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The Baltimore Engineers and the Chesapeake Bay, 1961-1987

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The Chesapeake Bay is a remarkably delicate and complex body of water. Any change in its environment, whether from natural or man-made forces, is likely to have wide consequences. For a long time natural forces were the overwhelming factors in determining the abundance of its aquatic life but in the 20th century, man has become the greatest threat. Hardly a week goes by without the appearance of a story detailing yet another abuse of the Bay. Sewage, fertilizers, toxic chemicals, sediments, acid rain and numerous other problems have received attention. Today, however, the newspapers also carry many articles on the large-scale struggle to save the Bay. This book examines a small but highly significant part of that important effort. Like the great estuary itself, the administrative machinery and political decision-making underlying the restoration of the Chesapeake are very complex. Dozens of federal agencies operate in the Bay area, three state governments and the District of Columbia play an important role, and a host of county and local governments are involved along with a wide variety of private interests-businesses, trade associations, yacht clubs, property owner associations and citizen environmental groups. Amidst this array of public and private institutions is the Baltimore District of the U.S. Army Corps of Engineers, headquartered in Baltimore, Maryland. The Baltimore District encompasses the great majority of the Bay and its tributary rivers. Only a relatively small portion of the lower Bay lies outside its jurisdiction. The Corps of Engineers is only one of many agencies sharing responsibility for the Bay area, and its activities are closely coordinated with other agencies. Nevertheless, its role as a separate entity is extensive and important.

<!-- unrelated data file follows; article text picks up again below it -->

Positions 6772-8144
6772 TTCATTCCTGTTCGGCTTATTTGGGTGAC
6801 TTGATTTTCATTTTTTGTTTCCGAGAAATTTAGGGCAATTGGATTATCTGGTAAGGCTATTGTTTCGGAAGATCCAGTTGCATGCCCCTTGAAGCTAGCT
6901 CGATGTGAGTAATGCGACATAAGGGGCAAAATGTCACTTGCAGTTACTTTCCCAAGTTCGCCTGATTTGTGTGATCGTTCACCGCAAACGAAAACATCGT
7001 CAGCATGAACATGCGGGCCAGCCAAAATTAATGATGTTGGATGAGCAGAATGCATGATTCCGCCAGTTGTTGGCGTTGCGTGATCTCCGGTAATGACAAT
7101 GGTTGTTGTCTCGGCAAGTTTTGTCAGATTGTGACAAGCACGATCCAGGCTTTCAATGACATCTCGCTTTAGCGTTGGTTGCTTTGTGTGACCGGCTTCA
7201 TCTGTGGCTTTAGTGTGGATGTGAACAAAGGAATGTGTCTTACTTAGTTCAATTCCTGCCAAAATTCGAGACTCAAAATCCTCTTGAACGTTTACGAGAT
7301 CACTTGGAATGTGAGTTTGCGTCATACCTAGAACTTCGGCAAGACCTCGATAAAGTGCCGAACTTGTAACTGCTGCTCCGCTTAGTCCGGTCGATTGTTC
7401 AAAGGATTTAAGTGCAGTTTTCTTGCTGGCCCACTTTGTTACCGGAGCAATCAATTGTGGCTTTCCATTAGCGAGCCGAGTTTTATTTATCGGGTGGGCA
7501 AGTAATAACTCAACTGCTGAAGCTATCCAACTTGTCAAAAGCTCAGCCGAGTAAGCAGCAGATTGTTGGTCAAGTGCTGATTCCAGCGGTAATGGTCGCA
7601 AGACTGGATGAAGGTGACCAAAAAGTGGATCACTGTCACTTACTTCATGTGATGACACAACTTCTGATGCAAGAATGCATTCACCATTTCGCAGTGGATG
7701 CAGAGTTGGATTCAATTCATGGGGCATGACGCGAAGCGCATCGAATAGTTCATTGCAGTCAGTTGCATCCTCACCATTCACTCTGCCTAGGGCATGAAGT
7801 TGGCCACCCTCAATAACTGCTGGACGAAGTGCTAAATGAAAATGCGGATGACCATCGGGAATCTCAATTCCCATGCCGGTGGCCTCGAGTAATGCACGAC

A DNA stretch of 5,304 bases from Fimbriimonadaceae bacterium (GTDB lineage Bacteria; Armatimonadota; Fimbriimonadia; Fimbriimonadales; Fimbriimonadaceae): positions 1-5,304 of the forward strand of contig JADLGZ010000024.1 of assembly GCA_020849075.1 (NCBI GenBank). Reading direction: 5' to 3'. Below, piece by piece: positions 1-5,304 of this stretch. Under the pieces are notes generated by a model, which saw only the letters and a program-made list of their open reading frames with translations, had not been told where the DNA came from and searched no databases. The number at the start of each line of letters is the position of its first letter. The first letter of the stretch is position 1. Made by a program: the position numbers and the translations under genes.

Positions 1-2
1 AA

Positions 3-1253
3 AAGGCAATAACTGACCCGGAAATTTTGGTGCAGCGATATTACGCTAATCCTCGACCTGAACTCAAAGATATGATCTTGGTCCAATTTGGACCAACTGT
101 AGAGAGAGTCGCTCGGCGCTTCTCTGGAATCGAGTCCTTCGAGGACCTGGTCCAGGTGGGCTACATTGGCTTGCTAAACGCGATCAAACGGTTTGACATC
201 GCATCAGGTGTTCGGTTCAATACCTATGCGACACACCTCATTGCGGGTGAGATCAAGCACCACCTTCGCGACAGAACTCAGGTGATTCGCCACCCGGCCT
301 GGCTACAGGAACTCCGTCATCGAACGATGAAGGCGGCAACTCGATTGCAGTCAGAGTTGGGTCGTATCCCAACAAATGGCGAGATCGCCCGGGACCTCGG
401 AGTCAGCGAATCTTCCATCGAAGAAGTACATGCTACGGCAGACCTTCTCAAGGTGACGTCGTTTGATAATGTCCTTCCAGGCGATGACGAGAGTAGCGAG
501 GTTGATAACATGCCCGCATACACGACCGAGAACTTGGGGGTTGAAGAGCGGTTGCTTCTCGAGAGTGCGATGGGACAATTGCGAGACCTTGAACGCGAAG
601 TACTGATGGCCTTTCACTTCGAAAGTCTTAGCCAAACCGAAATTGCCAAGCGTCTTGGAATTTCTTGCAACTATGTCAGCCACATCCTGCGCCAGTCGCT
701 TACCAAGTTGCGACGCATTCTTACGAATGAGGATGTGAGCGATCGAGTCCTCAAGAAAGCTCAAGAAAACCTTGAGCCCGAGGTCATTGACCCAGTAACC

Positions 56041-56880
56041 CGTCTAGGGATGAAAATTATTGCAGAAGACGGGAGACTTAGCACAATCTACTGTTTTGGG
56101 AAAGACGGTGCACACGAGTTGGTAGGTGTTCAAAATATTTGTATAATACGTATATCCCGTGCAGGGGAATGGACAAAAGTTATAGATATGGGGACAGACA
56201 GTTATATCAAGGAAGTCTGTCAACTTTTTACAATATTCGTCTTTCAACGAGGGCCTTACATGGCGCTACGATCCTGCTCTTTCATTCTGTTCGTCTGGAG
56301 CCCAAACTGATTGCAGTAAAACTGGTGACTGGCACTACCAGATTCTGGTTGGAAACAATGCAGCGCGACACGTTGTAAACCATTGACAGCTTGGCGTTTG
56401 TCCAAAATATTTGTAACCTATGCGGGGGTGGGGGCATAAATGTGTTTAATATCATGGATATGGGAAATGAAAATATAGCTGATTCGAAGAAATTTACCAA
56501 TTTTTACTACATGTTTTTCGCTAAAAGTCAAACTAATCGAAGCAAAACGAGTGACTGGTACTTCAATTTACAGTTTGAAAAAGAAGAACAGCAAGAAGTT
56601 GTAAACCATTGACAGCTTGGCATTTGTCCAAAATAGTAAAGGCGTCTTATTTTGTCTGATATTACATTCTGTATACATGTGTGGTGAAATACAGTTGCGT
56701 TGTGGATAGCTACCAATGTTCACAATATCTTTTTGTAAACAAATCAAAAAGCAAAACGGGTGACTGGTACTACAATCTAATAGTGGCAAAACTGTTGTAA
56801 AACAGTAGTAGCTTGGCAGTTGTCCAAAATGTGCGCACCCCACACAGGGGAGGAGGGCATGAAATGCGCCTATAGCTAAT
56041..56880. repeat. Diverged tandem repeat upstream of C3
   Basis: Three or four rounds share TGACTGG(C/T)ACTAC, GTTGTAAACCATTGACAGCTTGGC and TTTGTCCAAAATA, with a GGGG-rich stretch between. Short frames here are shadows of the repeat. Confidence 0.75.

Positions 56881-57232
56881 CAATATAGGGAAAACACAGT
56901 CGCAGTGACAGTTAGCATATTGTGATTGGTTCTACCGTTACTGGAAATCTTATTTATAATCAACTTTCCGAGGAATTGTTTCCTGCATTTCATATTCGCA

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  • Humanities and History
  • Civil Engineering
  • Military Forces and Organizations
  • Water Pollution and Control

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